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Prominent Russians: Aleksandr Kerensky

May 4, 1881 – June 11, 1970

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Aleksandr Fedorovich Kerensky was a Russian social and political figure, a minister, later the Chairing Minister of the Provisional Government, author of memoirs, historic research and a compiler and editor of documentary works on the history of the Russian Revolution.

He was born in Simbirsk (Ulyanovsk) on the Volga River into the family of a gymnasium director. His family moved to Tashkent after his father was appointed as chief inspector of the popular colleges in the Turkestan Region in 1889. Following his graduation with honors from the First Tashkent Men’s Gymnasium, Kerensky entered the History and Philology Faculty of St. Petersburg University, but a year later he transferred to the Faculty of Law. Three years after that, during a students’ meeting, he made a speech in favor of the peoples’ struggle, and for that was sent back to his parents for some time.

After graduating in 1904, Kerensky went to the estate of the General Staff Colonel Baranovsky, where he married the colonel’s daughter, Olga. Upon returning to St. Petersburg, he entered the college of lawyers and became an assistant attorney at law. Then, he became close with the members of the “Liberation Unity,” a political party uniting the “liberatory” clubs of 22 Russian towns.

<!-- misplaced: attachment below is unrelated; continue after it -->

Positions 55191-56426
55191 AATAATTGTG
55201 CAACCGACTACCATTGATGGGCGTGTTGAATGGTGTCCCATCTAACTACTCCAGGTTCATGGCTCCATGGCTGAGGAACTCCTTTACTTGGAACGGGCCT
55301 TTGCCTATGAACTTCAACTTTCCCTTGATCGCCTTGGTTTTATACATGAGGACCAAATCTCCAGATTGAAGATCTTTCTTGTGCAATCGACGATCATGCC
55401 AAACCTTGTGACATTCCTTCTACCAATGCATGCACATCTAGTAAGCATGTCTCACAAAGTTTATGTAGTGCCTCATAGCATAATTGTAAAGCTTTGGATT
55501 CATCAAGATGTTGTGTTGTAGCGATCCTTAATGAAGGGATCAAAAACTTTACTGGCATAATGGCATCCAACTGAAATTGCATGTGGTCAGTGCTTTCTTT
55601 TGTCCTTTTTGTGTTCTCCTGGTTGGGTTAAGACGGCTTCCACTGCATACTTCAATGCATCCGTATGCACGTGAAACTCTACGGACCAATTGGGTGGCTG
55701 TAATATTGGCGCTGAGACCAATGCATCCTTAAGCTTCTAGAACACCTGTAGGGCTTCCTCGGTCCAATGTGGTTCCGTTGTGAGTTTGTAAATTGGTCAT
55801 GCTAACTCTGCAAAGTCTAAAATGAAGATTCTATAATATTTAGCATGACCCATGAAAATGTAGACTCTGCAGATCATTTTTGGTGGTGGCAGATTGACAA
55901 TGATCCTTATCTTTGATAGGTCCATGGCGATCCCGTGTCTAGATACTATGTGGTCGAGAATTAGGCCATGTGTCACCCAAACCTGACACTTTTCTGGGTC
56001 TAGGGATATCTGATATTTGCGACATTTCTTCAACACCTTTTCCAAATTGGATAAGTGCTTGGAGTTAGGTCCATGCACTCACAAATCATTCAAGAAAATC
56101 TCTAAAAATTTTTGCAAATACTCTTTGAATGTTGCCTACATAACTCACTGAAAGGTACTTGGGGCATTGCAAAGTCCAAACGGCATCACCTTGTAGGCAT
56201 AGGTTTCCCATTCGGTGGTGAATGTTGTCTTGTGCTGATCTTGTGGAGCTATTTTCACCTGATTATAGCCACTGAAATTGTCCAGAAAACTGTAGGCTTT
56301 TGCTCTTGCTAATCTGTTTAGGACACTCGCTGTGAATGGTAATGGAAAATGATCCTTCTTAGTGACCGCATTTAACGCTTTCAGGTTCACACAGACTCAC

Kerensky took the manifest of 17 October 1905 as the beginning of constitutional monarchy in Russia. During the revolution of 1905-1907 he gave law consultations to workers and published articles in the pro-social-revolutionary bulletin “The Thunderbird” (“Burevestnik”). The bulletin became the first victim of police repressions: the eighth (other sources suggest ninth) circulation was confiscated. On 21 December Kerensky’s flat was searched, revealing leaflets of the “Armed Uprising Organization.” An arrest warrant was issued under charges of belonging to the combat brigade of the social-revolutionaries. Kerensky remained in custody until April 1906, at which time he was released due to a lack of evidence and sent to Tashkent together with his wife and one-year-old son Oleg. In autumn 1906 he returned to St. Petersburg. After his return he became a popular lawyer speaking at political trials. In 1912 he was elected Deputy of the Fourth State Duma from the “Labour Group” (trudoviki), became the faction’s leader and joined a freemason society uniting the anti-monarchy forces that strived for the democratic renewal of Russia.

In October Kerensky began his career as a political lawyer at a trial in Tallinn, where he defended the peasants who had ransacked a local baron’s mansion. He took part in a series of large-scale political trials. In 1910 he was the chief defender of the Turkestan social-revolutionary organization, which was accused of staging armed anti-government acts. The trial went well for the social-revolutionaries; Kerensky managed to prevent any death sentences. In the beginning of 1912 he defended terrorists from the Armenian Dashnaktsutyun party. In 1912 he headed the State Duma commission for investigation of the Leninskie gold mine worker shootings.